to these three men. For the unspeakable and unapproachable vision of the
Godhead Itself which is reserved tilt eternal life for the pure in heart,
they could in no wise look upon and see while still surrounded with mortal
flesh. The Lord displays His glory, therefore, before chosen witnesses, and
invests that bodily shape which He shared with others with such splendour,
that His face was like the sun's brightness and His garments equalled the
whiteness of snow.
And in this
Transfiguration the foremost object was to remove the offence of the cross
from the disciple's heart, and to prevent their faith being disturbed by
the humiliation of His voluntary Passion by revealing to them the excellence
of His hidden dignity. But with no less foresight, the foundation was laid
of the Holy Church's hope, that the whole body of Christ might realize the
character of the change which it would have to receive, and that the members
might promise themselves a share in that honour which had already shone forth
in their Head. About which the Lord bad Himself said, when He spoke of the
majesty of His coming, "Then shall the righteous shine as the sun in their
Father's Kingdom," whilst the blessed Apostle Paul bears witness to the self-same
thing, and says: "for I reckon that the sufferings of this thee are not worthy
to be compared with the future glory which shall be revealed in us:" and
again, "for ye are dead, and your life is hid with Christ in God. For when
Christ our life shall appear, then shall ye also appear with Him in glory."But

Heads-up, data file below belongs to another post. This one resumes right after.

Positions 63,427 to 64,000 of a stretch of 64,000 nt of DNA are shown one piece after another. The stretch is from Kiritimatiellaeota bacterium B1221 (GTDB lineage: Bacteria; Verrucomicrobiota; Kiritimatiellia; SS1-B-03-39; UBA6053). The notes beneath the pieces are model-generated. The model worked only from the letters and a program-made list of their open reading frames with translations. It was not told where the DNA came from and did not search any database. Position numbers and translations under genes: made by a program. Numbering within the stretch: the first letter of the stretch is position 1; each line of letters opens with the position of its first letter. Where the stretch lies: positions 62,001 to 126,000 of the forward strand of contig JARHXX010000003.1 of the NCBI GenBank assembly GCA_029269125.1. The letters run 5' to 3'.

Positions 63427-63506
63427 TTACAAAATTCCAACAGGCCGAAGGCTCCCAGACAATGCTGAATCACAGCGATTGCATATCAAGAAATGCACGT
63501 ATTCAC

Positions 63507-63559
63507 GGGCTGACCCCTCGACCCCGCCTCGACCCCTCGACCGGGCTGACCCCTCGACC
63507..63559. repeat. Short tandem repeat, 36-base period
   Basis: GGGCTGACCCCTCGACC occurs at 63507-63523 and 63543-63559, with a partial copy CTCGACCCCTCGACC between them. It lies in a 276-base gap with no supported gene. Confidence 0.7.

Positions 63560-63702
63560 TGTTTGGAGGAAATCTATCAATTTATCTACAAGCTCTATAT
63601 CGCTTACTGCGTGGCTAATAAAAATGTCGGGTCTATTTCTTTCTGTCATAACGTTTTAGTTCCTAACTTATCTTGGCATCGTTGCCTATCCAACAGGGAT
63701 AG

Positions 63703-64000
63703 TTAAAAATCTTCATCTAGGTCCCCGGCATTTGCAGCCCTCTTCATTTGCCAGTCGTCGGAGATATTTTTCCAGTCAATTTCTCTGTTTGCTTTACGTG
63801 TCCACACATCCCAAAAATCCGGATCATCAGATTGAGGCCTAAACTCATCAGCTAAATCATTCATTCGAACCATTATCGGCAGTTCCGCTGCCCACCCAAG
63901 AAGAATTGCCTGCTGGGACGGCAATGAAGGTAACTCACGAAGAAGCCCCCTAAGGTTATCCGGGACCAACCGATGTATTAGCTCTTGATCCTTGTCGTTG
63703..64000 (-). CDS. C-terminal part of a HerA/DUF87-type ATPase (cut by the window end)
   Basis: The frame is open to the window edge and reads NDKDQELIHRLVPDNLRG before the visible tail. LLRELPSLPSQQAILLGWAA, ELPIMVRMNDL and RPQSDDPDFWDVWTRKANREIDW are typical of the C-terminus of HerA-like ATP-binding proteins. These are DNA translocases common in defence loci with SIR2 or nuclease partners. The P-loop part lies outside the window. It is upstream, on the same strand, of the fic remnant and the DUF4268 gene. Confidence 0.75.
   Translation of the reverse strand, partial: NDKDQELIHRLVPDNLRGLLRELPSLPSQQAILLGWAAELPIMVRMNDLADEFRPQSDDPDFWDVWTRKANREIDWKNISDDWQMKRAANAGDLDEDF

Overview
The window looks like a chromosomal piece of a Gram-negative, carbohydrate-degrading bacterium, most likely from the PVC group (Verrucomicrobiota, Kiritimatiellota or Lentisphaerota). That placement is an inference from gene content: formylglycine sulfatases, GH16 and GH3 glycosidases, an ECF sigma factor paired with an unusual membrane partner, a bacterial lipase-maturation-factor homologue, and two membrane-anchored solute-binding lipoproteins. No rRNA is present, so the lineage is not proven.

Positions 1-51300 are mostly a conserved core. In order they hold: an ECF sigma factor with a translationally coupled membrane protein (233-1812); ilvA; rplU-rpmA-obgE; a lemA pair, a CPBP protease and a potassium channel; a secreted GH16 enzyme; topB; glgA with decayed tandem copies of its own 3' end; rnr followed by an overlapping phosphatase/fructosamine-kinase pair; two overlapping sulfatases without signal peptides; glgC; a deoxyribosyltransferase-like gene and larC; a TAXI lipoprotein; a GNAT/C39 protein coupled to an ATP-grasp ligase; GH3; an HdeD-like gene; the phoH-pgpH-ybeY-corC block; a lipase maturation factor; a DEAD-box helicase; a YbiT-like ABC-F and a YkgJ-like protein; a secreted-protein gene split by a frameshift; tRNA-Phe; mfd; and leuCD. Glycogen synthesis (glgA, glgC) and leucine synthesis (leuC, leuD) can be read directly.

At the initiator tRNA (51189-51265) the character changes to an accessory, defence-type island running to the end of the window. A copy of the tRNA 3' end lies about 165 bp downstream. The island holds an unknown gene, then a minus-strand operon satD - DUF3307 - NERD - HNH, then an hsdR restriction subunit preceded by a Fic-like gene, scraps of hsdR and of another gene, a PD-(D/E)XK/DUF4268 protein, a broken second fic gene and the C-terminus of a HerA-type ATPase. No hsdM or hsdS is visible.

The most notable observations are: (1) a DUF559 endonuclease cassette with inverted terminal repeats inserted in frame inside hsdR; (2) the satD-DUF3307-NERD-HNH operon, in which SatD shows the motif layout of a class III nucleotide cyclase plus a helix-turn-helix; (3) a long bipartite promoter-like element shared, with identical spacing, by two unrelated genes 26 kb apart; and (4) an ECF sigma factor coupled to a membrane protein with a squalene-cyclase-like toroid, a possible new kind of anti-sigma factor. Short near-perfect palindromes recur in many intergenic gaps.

to confirm the Apostles and assist them to all knowledge, still further
instruction was conveyed by that miracle.
of the appearance of Moses and Elias. For Moses and Elias, that is the Law
and the Prophets, appeared talking with the Lord; that in the presence of
those five men might most truly be fulfilled what was said: "In two or three
witnesses stands every word." What more stable, what more steadfast than
this word, in the proclamation of which the trumpet of the Old and of the
New Testament joins, and the documentary evidence of the ancient witnesses
combine with the teaching of the Gospel? For the pages of both covenants
corroborate each other, and He Whom under the veil of mysteries the types
that went before had promised, is displayed clearly and conspicously by the
splendour of the present glory. Because, as says the blessed John, "the law
was given through Moses: but grace and truth came through Jesus Christ,"
in Whom is fulfilled both the promise of prophetic figures and the purpose
of the legal ordinances: for He both teaches the truth of prophecy by His
presence, and renders the commands possible through grace.
The Apostle Peter,
therefore, being excited by the revelation of these mysteries, despising
things mundane and scorning things earthly, was seized with a sort of frenzied
craving for the things eternal, and being filled with rapture at the whole
vision, desired to make his abode with Jesus in the place where he had been
blessed with the manifestation of His glory. Whence also he says, "Lord,
it is good for us to be here: if thou wilt let us make three tabernacles,
one for Thee, one for Moses, and one for Elias."
But to this proposal the Lord made no answer, signifying that what he wanted
was not indeed; wicked, but contrary to the Divine order: since the world
could not be saved, except; by Christ's death, and by the Lord's example
the faithful were called upon to believe that, although there ought not to
be any doubt about the promises of happiness, yet we should understand that
amidst the trials of this life we must ask for the power of endurance rather
than the glory, because the joyousness of reigning cannot precede the times
And so "while He
was yet speaking, behold a bright cloud overshadowed them, and behold a voice
out of the cloud, saying, "This is My beloved Son, in whom I am well pleased;
hear ye Him." The Father was indeed present in the Son, and in the Lord's
brightness, which He had tempered to the disciples' sight, the Father's Essence